Understanding bitcoin network hashrate and hashprice

Before you bid on a Rigly mining auction, read this to learn about hashrate and hashprice.

Understanding bitcoin network hashrate and hashprice
Source: Braiins Mining Insights

Some things to know before you bid

Hello bitcoiner! Let's explore a few things about hashrate and hashprice before you bid on a Rigly mining auction.

What is hashrate?

Before we talk about hashrate, we need to understand what a hash is:

Hash [noun] - mathematical function that converts an input of arbitrary length into an encrypted output of a fixed length

Hash example - Image source: Practical Cryptography for Developers

When a mining rig connects to a mining pool, it generates trillions of hashes in order to find the unique hash for the next transaction block in Bitcoin's blockchain. Hashrate is how we refer to the speed of hash generation:

Hashrate [noun] - unit of measurement for the amount of hashes per second generated by a bitcoin miner

Hashrate is commonly listed with the prefixes Tera, Peta and Exa

  • TH/s: Terahash ... 1,000,000,000,000 hashes per second
  • PH/s: Petahash ... 1,000,000,000,000,000 hashes per second
  • EH/s: Exahash ... 1,000,000,000,000,000,000 hashes per second (!)

When you bid on a Rigly auction, you are bidding on mining rigs that generate hashrate.

What is hashprice?

Hashprice is the potential revenue of a miner for a unit of hashrate. It is highly variable over time and calculated like so:

Hashprice = Block reward + Transaction fees / Network Hashrate

Let's consider an example:

(6.25 BTC * 144) * 0.02 / 250,000,000 = 0.00000367 bitcoin per TH/s/day

This hashprice of 367 sats per TH/s/day is based on the following:

  • 6.25 btc block reward
  • 1 day of mining (assumes 6 blocks/hour, or 144/day)
  • Estimated transaction fee value of 2% of block reward
  • Total network hashrate of 250 EH/s

Hashprice is the measurement used in the mining industry to determine the market value per unit of hashing power. We refer to hashprice in bitcoin; however, you may see it referenced in fiat terms elsewhere.

How does hashprice change?

Several elements affect hashprice on different spans of time:

  • Block reward
  • Transaction fees
  • Network hashrate & mining difficulty

The current block reward subsidy is 6.25 bitcoin. Every 4 years, this subsidy is cut in half in an event called the Halvening. After the next Halvening, likely to occur sometime in 2024, the block reward will go down to 3.125 bitcoin.

Transaction fees are currently a small part of the hashprice. However, when block space is at a premium and transaction fees are high, miners do see a modest increase in hashprice. For example, when one large exchange issued a batch of consolidation transactions at an unusually high fee rate, miners earned over 3% in fees.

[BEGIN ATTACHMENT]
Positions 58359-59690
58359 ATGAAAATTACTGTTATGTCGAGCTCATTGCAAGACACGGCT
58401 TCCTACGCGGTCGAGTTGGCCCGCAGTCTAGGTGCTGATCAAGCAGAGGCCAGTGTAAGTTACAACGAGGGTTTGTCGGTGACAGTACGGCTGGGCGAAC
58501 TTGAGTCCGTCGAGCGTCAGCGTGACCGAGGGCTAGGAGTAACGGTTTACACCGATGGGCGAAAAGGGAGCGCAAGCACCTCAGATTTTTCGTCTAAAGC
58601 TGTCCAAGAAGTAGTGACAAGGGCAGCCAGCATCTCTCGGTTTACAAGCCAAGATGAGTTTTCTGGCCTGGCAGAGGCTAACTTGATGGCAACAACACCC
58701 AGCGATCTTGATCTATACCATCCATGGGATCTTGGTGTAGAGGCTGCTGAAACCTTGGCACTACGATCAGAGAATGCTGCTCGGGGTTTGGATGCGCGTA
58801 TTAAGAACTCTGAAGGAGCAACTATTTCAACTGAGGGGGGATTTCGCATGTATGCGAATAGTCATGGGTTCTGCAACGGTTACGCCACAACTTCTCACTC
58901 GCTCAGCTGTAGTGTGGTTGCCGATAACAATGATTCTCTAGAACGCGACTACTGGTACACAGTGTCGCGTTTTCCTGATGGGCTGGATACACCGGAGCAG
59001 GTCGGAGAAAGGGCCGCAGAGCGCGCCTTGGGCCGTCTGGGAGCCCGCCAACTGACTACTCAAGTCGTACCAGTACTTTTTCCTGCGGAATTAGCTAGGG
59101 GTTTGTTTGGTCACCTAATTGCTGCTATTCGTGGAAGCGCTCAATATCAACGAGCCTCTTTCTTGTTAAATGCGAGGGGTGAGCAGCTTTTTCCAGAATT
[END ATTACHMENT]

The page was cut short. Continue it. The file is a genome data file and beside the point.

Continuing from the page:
Global network hashrate and mining difficulty make the biggest impact on hashprice in the near term.

How network hashrate & difficulty impact the hashprice

Let's recall the hashprice calculation and our example:

Block reward + Transaction fees / Network Hashrate

Network hashrate at 100 EH/s:

(6.25 BTC * 144) * 0.02 / 100,000,000 = 0.00000918 bitcoin per TH/s/day

Network hashrate at 300 EH/s:

(6.25 BTC * 144) * 0.02 / 300,000,000 = 0.00000306 bitcoin per TH/s/day

In other words:

More network hashrate = less bitcoin per miner

However, it is important to note this is a simplified view into how network hashrate impacts the hashprice. This example assumes blocks are found every 10 minutes on average. This is rarely the case!

When blocks are found faster (or slower) than the 10 minute average, the difficulty adjustment in the bitcoin protocol acts to slow down (or speed up) the frequency of finding a block. The bitcoin protocol adjusts difficulty every 2,016 blocks. The goal of this adjustment is to make it so new blocks are found (on average) every 10 minutes.

Bitcoin network difficulty adjusts every 2,016 blocks - source: btc.com

For instance, let's consider the adjustment on October 10th:

  • Between 9/27 and 10/10, new blocks were found an average of <9 minutes (!)
  • This resulted in more daily revenue for miners, followed by a huge difficulty adjustment (+13.55%) on 10/10
  • Bitcoin's difficulty adjustment slowed down average block discovery to 9 mins 40 seconds in the following weeks

Fun fact: each 2,016 block interval is called a mining difficulty epoch

Where will bitcoin's network hashrate go?

The long term trend is up.

Along the way, many things that can impact bitcoin's total network hashrate:

When new mining rigs are added to the network

The total network hashrate goes up, blocks are found faster, bitcoin mining difficulty goes up and hashprice goes down.

When mining is prohibited in a region

The total network hashrate goes down, blocks are found slowly, bitcoin mining difficulty goes down and hashprice goes up.

When faster, newer mining rigs are introduced

The total network hashrate goes up, blocks are found faster, bitcoin mining difficulty goes up and hashprice goes down.

When older mining rigs are not profitable and turned off

The total network hashrate goes down, blocks are found slowly, bitcoin mining difficulty goes down and hashprice goes up.

Now that you understand hashrate and hashprice, you can make your own estimate of where it will go in the future. Good luck & do your own research!

Further reading

A Semi-Technical Dive into Bitcoin Mining - Ettore Murabito in The Capital (Medium)

Practical Cryptography for Developers - Svetlin Nakov

The Mathematics of Bitcoin: SHA-256 - Toby Chitty in The Startup (Medium)

What is a hash? Investopedia

What does hashrate mean and why does it matter? Coindesk

Other resources

Hashrate Index has historical data on hashprice - Source: Hashrateindex.com
Braiins has an awesome dashboard for mining difficulty, hashprice, and more - Source: Braiins